Ariel Guarco, who encouraged the audience to take  a strategic perspective that incorporates the objective of democratization of the agri-food system.

Nepal’s second cooperative congress was a two-day event featuring more than 1,000 delegates from across the country, including Prime Minister Sharma Oli.

An event organized by of the National Cooperative Federation of Nepal (NCF) & Ministry of Agriculture, Land Management & Cooperatives, the gathering brought together cooperatives from Nepal and from the Asia Pacific region, alongside government representatives and international leaders.

They included International Co-operative Alliance President, Ariel Guarco, who encouraged the audience to take  a strategic perspective that incorporates the objective of democratization of the agri-food system, “and must do so in dialogue with all the actors of the territory: families, producers, SMEs, workers, traders, men and women of every nation and culture that are increasingly concerned about their health and the health of the planet”.

Nepal has over 34,500 primary cooperatives and 69 district cooperative associations across the country. More than 13,500 of these are savings and credit cooperatives, the majority of which are based in urban areas.

“We have to re-think the entire food system, beginning by discussing the relations of power between its actors. At this point the agricultural cooperatives have an enormous responsibility and opportunity to be a main actor in the defense of our planet,” said Mr Guarco.

He pointed out that “cooperatives in rural areas have long demonstrated their capacity to build large-scale enterprises, including transnational and competitive ones in the most demanding markets, starting with the supportive integration of small and medium producers in all value chains”.

He added: “Our generation has the responsibility to build a system that guarantees healthy and nutritious food for all. And this responsibility cannot be delegated in an economic sector, much less in the companies of the concentrated economy. The answer is in greater democracy in more companies that represent the interests and needs of each of us.”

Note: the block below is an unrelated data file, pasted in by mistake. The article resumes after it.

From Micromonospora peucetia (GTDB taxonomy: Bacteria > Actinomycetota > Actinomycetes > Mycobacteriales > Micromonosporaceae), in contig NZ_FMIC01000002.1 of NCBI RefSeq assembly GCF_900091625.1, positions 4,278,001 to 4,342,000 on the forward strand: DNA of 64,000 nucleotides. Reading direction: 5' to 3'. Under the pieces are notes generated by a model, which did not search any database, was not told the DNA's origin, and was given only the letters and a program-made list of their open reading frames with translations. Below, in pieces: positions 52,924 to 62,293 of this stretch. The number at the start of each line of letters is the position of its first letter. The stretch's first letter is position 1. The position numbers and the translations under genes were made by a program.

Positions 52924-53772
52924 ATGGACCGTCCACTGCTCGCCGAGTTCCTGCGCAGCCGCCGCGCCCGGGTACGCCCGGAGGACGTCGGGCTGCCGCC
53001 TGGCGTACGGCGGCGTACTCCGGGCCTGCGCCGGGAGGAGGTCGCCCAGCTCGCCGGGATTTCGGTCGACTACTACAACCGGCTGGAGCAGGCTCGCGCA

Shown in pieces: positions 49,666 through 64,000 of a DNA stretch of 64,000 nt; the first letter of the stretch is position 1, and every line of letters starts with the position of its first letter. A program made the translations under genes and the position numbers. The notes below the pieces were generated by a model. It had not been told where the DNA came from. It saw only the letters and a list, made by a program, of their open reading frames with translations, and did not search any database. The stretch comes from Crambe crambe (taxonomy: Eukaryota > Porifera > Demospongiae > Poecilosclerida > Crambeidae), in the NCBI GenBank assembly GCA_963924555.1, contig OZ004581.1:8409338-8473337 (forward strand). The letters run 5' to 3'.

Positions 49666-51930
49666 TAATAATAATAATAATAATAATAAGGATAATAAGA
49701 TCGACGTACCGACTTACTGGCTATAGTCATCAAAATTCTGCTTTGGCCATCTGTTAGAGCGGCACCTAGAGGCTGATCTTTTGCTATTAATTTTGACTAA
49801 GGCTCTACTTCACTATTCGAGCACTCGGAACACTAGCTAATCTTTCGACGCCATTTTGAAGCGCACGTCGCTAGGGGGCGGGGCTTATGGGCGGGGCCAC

Nepalese Finance Minister, Yubaraj Khatiwada, said the government was ready to assist in the capacity building of co-operatives.

The minister added that the government was ready to implement policies to help cooperatives revise their institutional structures so they can invest more funds in infrastructure, food security, airport construction and hydropower, among other sectors.

UNDP Country Director Renaud Meyer told delegates the UN had given priority to achieving the SDGs through cooperatives.

The International Labour Organisation (ILO) Country Director Richard Howard added that cooperatives could assist in achieving the economic growth through job creation at grassroots level while eliminating the use of child labour and human trafficking in Nepal.

Mr Guarco spoke on 5 April, during a session that also featured former Prime Minister Puspa Kamal Dahal; Minister of Cooperatives Chakra Pani Khanal; and the president of ICA-AP, Li Chunsheng.

After his speech, Mr Guarco participated in the meeting of the Asia-Pacific Region of the Alliance and visited NCF’s head office in Kathmandu.